“It is a book of short science fiction stories that comes bundled with a CD, each story in the book getting its own personal soundtrack. Or-Foreshadows is a multi-faceted concept album that comes with a book of liner notes so thick it’s a veritable tome, replete with illustrations by Talon Dunning and cyberpunk-tinged stories written by a whole slew of writers, many of whom are well-known fantasy and sci-fi authors, such as Ed Greenwood of Forgotten Realms fame and Robert J. Randisi, who is so prolific a western and PI pulp novelist, it’s not even funny. It all depends on which angle you’re approaching the thing: it’s an anthology, an album, and a series of drawings, all in one.”

The project began as the soundtrack for a role playing game that never took off. It became a chance to marry music with fiction in a very direct way.

“The authors were given the full selection of music to choose from and were asked to pick favorites, naming their first, second, and third choices. Most authors ended up with their first choice, which was wonderful. Everyone seemed pretty pleased with the music they had to work with, and we think it really shows in the stories they inspired!”

Samples of the project and its music are available on the website of Foreshadows.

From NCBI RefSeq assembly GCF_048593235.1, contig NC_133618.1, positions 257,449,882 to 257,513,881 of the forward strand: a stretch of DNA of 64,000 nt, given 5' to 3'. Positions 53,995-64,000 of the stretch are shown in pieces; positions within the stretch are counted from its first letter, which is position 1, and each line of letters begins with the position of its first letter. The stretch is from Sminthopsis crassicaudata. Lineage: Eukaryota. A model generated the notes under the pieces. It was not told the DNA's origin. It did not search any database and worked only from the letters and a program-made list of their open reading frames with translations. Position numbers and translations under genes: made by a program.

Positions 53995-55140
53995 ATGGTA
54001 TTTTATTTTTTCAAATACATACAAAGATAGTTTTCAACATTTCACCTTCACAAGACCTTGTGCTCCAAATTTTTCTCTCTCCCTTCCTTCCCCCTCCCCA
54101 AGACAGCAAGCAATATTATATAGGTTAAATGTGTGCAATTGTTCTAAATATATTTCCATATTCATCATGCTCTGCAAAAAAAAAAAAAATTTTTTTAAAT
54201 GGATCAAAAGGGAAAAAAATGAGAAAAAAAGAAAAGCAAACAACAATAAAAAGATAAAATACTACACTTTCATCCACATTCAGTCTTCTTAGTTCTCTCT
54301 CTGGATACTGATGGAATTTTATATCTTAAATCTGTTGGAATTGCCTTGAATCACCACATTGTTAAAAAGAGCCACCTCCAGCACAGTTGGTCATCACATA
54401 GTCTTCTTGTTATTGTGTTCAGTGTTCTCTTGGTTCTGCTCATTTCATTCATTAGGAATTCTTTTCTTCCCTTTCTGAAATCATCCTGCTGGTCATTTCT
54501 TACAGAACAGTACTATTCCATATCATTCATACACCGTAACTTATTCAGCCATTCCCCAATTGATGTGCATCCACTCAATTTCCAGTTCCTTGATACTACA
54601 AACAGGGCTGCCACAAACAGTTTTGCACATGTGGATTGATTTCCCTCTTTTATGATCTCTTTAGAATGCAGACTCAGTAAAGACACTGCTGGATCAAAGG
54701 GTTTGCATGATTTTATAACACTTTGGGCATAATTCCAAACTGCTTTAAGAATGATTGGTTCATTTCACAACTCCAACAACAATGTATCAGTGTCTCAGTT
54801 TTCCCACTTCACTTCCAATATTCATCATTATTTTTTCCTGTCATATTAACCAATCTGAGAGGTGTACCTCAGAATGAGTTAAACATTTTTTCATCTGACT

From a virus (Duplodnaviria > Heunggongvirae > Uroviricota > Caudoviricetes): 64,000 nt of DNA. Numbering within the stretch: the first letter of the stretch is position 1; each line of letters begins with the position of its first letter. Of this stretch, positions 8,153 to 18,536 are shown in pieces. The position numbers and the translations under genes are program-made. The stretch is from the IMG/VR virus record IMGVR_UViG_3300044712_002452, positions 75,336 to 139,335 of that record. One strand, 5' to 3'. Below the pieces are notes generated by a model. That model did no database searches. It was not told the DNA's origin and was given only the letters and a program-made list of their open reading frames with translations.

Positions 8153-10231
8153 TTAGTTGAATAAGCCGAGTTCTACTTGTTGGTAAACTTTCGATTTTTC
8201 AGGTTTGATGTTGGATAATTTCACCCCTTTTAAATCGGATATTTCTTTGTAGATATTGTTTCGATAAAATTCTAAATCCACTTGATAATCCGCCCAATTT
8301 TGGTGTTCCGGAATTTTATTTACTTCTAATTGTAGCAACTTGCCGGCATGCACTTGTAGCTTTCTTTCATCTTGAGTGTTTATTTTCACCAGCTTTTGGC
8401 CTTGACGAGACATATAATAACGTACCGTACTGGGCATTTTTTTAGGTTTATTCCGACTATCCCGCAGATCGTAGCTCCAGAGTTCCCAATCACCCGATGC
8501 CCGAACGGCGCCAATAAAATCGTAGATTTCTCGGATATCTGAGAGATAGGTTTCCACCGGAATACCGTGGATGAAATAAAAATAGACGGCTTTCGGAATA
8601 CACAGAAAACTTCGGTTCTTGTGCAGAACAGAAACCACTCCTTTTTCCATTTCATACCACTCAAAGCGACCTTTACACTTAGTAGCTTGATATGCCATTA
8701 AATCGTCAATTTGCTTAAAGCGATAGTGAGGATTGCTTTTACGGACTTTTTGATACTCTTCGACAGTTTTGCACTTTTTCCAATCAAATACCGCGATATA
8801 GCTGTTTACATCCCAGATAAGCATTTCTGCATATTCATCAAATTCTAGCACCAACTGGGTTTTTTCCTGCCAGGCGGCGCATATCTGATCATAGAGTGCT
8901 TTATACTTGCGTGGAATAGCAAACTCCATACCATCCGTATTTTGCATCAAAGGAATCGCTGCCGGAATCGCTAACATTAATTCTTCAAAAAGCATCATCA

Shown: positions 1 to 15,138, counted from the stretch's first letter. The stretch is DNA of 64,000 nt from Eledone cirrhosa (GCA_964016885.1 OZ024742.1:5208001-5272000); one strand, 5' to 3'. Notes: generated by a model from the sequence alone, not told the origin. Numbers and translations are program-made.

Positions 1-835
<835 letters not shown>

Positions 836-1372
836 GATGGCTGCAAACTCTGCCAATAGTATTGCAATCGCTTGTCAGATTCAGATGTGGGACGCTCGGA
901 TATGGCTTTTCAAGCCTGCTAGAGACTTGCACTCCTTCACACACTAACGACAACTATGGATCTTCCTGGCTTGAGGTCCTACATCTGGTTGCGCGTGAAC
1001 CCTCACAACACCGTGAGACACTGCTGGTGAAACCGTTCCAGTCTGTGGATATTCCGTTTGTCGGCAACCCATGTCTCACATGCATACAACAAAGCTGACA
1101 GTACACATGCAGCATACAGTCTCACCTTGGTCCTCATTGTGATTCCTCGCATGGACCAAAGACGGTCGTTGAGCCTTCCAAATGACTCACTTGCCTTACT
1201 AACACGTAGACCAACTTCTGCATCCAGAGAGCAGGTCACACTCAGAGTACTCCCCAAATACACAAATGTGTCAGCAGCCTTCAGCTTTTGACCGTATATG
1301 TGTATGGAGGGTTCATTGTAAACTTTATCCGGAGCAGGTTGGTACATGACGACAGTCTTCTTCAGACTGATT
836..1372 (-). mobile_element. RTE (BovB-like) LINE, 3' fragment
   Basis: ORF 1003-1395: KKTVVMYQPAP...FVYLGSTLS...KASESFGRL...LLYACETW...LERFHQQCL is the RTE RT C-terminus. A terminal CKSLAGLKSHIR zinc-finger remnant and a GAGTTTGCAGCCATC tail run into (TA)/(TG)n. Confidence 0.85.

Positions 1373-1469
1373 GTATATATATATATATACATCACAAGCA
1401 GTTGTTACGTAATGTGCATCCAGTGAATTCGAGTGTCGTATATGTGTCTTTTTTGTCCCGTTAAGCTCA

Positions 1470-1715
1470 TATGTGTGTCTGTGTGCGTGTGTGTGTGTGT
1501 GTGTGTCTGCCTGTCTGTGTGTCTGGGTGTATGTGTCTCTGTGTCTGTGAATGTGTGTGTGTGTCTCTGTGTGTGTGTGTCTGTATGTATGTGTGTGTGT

Music and fiction have been blending in the creative process and in the media produced since long before the first musician played piano for the first silent film. New technology is empowering authors with new opportunities to explore multimedia storytelling; portable gadgets are giving readers and writers the chance to score every moment. Maybe the right music is just a mood setter. Or maybe it can make a good book even better.

1 Comment on [GUEST POST] Zack Parsons Talks With Authors About Writing and Music

  1. I use music much like Cherie. Building playlists is part of my creative process, but I can actually write with the music playing maybe 5% of the time. Instead I use song selection to “teach” me about the characters and what’s important to them.
    And especially about the story conflict. It’s great that there are many options for sharing soundtracks with readers these days.

    Thanks for the glimpse into other writers’ processes. I love the examples toward the end, where the creative efforts are blended together and music is part of the final product.